Thursday, October 19, 2006

Here's my first day in Milan. It's a little after noon, raining, and I haven't slept for thirty-six hours. I'm not two steps out the door from customs when my cousin, who I remind you hasn't seen me since Forrest Gump was playing in theaters everywhere, bursts out of the crowd and hugs me. I had a lot of sleepless nights before I left home, worrying that my cousin wouldn't recognize me and knowing that I wouldn't recognize him, and I'm pretty sure I had more than a couple of nightmares where I'm stranded at Malpensa airport for sixteen days. What I'm trying to say is that this was an auspicious start.

It seems like the older generation non parla inglese, and the younger generations speak English bashfully. The kids are all learning English in school, but I can totally understand why they're shy about using it around me and I have to tell them, "Tu inglese dovere essere meglio della mia italiano," which never really seems to help. Maybe it's because there's eight words in that sentence and about twenty grammatical errors. Again, I understand. I'm not exactly thrilled about putting my limited Italian skills on display where every last conversation is this frustrating cross between a game of charades and Taboo. I'll want to say something like, "I need to go to the store and buy some toothpaste," but I'm stuck thinking, "How the hell do I communicate that idea if I don't know the words for 'need,' 'go,' 'buy,' and 'toothpaste?'"

Through interpretive mime, that's how.

But I'm shocked by how much we can communicate and understand each other... at least when I drop my ontological skepticism, I'm genuinely comfortable that we're on the same page. I have my English-Italian dictionary with me, just in case, but it turns out you can say almost anything with a basic vocabulary of a few nouns, verbs, and adjectives. The trick is to know your pronouns and prepositions — and I have a whole lot more respect for those little, abstract words these days. For example, you can get across the concept of a disposable cell phone pretty easily if you know the words telefono, dollari, tempi (time), and usare. But it doesn't matter how enormous your vocabulary is, there's a good reason you never heard Allen Ludden stage whisper, "The password is 'someone.'" Because you don't watch the Game Show Network, that's right. But try explaining what "around" means, or "along" or "that."

On a side note, my cousin Simone is learning English — British English — in school, and there's a lesson in his textbook about how to give directions to a location. Example number one: "Excuse me, please tell me the way to the—" I forget what it, but it's probably the "—library." Apparently it's a cross-cultural standard that the first thing you want to do when you're in a strange country is check out some books from a foreign library. And who says "please tell me the way" these days? Are they in Wonderland? What really struck me, though, was that Simone and his mom, who speaks conversational English, were both having trouble figuring out what the hell "the way" meant in that sentence. I'm trying to figure out why anyone would think that's a good example for teaching English. The meaning of "way" isn't straightforward from the sentence context and there's simpler, uh, ways of saying the same thing.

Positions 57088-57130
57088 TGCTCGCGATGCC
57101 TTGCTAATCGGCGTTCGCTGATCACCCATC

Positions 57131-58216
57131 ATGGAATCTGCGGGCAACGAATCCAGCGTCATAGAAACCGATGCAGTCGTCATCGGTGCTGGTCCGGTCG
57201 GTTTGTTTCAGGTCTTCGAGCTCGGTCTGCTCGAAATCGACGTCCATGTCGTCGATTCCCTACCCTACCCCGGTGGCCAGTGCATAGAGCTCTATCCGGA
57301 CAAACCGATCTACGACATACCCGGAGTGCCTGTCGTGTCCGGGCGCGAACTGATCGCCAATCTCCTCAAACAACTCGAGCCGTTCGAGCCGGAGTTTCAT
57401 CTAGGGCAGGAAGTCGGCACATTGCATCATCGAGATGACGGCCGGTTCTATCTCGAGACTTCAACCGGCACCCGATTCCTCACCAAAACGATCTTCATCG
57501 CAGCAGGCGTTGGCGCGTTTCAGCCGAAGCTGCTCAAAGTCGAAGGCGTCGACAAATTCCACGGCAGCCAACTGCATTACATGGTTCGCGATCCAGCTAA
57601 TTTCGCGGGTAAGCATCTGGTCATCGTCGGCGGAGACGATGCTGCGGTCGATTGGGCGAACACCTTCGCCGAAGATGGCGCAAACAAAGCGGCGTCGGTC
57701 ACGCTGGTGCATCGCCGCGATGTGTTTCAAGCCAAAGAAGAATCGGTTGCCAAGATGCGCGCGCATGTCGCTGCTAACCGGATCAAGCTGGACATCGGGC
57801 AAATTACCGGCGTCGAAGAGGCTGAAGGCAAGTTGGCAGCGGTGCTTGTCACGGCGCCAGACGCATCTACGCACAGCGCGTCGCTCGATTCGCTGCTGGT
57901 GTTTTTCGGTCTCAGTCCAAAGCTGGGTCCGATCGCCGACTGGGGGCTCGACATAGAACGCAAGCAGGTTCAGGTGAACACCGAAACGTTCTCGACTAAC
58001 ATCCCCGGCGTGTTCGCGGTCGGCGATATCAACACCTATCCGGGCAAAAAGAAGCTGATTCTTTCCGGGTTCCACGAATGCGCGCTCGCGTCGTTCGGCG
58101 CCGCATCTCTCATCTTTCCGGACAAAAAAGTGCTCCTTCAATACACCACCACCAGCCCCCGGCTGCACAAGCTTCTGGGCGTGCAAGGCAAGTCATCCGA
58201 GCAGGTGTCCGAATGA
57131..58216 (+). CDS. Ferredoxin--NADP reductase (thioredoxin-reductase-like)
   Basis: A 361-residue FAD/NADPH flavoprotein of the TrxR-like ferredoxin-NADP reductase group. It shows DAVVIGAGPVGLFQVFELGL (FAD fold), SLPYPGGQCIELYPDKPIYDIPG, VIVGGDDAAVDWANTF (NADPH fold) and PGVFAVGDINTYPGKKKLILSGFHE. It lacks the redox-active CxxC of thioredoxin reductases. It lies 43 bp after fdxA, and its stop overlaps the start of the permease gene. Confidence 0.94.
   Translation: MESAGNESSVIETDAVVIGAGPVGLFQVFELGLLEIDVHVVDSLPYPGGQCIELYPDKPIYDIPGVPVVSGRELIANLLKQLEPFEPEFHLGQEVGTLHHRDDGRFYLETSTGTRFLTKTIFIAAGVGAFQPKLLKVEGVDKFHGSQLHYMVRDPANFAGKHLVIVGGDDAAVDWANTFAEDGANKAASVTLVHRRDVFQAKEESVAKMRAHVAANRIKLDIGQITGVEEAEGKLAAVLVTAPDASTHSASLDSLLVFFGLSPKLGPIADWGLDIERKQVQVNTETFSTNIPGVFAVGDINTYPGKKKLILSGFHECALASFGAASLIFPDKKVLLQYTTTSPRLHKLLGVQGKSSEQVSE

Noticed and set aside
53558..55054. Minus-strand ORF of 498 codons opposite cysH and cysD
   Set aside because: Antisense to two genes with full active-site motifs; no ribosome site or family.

The answer the textbook character gave was even worse. "Walk along the street. Take the second left...." So, Simone asked, does "along" mean, uh, lunghi (complete with pantomime) or a dritto ("straight") or what? "Down the street" probably isn't that much better, but I'm sort of at a loss to see the didactic benefit of using a word so similar to "long" in a context similar to one you might use "long" in, but with such an irrelevant definition. I'm almost mad enough to write a letter to the book's publisher. But this is easier.

Anyway, I have to explain to everyone I meet that io non parlo italiano bene and ask them to parli piú piano, per favore. Which, to their credit, never, ever works. My Italian relatives are all very exuberant, greeting you five times before you've even made it in the door and constantly asking you if stai bene? Driving or talking, they don't slow down for shit, and they especially don't have that asshole American trait where a foreigner says they don't understand what you just said and you repeat yourself, only slowly and loudly, as if that's the problem. In Italy, it's not just about hearing yourself natter on; they actually want you to listen to them, and it's an infectious attitude. I've already mimed out "shower," "wheelchair," good old standard "sleep", "catapult", and "Atkins diet." (Figure out why.)

I'm staying with my uncle, who I'm pretty sure is a xenophobe, and my aunt, who is only the most awesome person ever. Apologies to anyone else who I've previously bestowed the "most awesome person ever" title upon. Your throne has been usurped. La mia zia non parla inglese — not a single word — but we can somehow have real conversations that are half fun and half the good, laughable kind of frustration. It's too bad that most of what I have to say is a cross between the observational tedium of Jerry Seinfeld and the style and lack of humor of a Yakov Smirnoff routine: "In Italy, they serve caffe in piccoli cups. In my country, caffe italiano comes in twelve ounces, sixteen ounces, or even venti oncie!" We're so mismatched. "In America, you don't get to leave work and go home for lunch!" Ah, the human species. So wacky!